Q&A: Why Can’t We Use Clotheslines?

Q. With the arrival of nice weather, we would like to save energy and practice a “greener” lifestyle by hanging our laundry outside. There is no formal line-drying area at our townhome community, so we asked about installing a line on our deck, but got turned down. I thought I read a while ago about condo owners having a “right to dry” in New Hampshire. Is there such a “right” — and is the law about this different in New Hampshire than in other states?

                                 — Hung Out to Dry

A.  “With environmental and conservation concerns gaining press and popularity in recent years, the debate over clotheslines has become serious business,” says attorney Gary M. Daddario, partner in Winer & Bennett, LLP, in Tyngsboro, Massachusetts. “Almost all associations have rules banning clotheslines.  Usually the justification offered for such rules is that most unit owners do not wish to see the laundry of others. A similar reason is explained as part of the purpose of an association is to create and enforce a uniform exterior appearance. Some even claim that clotheslines and visible laundry in a neighborhood decrease the desirability and lower property values. Proponents of clotheslines offer arguments ranging from individual rights and freedoms, to conserving energy, to saving the planet from global warming and the like.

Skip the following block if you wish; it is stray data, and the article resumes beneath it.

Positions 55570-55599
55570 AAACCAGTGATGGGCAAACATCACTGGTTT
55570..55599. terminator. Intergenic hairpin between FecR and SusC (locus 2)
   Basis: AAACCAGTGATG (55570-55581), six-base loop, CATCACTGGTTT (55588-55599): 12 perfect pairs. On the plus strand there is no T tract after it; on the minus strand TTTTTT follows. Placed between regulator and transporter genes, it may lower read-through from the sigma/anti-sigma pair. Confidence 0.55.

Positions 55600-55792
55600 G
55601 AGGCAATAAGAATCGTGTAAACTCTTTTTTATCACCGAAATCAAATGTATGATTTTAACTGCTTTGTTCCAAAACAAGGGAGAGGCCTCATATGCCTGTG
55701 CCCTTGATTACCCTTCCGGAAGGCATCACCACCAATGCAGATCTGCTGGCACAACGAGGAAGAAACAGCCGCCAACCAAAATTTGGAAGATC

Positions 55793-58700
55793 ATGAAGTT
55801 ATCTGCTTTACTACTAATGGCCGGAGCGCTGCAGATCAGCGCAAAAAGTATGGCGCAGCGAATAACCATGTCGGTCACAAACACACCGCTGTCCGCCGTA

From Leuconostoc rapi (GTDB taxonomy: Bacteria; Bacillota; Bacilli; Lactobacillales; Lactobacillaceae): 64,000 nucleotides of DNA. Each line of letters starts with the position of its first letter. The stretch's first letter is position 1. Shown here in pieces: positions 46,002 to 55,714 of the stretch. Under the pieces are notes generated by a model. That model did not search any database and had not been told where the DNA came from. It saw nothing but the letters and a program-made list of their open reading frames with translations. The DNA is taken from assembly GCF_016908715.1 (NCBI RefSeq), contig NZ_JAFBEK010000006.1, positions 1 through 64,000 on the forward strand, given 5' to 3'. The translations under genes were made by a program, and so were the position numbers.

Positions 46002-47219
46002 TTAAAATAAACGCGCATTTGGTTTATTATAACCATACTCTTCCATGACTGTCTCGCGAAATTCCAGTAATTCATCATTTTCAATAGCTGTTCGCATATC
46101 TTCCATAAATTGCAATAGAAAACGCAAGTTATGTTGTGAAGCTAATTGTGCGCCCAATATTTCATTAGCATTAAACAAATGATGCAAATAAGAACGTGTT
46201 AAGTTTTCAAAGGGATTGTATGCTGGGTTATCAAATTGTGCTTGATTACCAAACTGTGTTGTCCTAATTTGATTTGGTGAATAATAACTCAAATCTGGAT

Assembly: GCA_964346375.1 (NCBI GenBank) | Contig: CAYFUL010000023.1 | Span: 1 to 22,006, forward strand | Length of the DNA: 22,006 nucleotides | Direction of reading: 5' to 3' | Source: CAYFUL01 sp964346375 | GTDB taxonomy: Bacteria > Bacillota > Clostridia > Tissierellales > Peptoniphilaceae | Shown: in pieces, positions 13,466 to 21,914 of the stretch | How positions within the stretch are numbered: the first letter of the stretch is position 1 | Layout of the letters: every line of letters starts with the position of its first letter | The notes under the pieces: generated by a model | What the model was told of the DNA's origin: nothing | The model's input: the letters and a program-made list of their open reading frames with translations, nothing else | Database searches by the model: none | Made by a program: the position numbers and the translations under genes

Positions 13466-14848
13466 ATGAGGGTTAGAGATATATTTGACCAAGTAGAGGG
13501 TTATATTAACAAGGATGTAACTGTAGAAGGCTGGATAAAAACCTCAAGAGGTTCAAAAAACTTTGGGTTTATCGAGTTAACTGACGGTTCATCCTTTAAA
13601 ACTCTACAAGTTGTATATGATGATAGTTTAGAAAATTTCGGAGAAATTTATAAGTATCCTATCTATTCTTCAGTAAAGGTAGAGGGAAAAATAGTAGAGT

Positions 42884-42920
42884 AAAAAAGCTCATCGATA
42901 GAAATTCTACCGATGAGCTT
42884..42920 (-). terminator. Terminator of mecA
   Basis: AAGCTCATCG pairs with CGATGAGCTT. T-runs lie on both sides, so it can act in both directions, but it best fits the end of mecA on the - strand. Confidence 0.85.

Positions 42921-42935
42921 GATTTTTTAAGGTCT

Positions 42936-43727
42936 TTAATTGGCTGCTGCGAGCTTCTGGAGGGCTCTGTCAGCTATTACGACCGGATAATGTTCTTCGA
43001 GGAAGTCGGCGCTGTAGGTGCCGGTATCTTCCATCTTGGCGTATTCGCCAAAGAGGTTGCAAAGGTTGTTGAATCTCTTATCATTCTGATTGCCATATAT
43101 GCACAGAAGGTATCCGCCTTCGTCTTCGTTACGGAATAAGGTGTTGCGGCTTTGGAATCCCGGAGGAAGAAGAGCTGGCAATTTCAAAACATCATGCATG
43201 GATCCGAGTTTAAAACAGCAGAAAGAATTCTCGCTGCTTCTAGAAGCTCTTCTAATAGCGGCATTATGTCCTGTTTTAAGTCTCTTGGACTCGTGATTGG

“The issue is one that varies from state to state. In some states, the anti-clothesline movement is such that local ordinances prohibit clotheslines even for single-family properties. That said, the pro-clothesline movement has gained significant ground in some areas. By 2012, a total of 19 states passed legislation overriding the clothesline bans of municipalities and associations. New Hampshire, however, was not among these states. In fact, though similar legislation was proposed on more than one occasion, it did not pass.”

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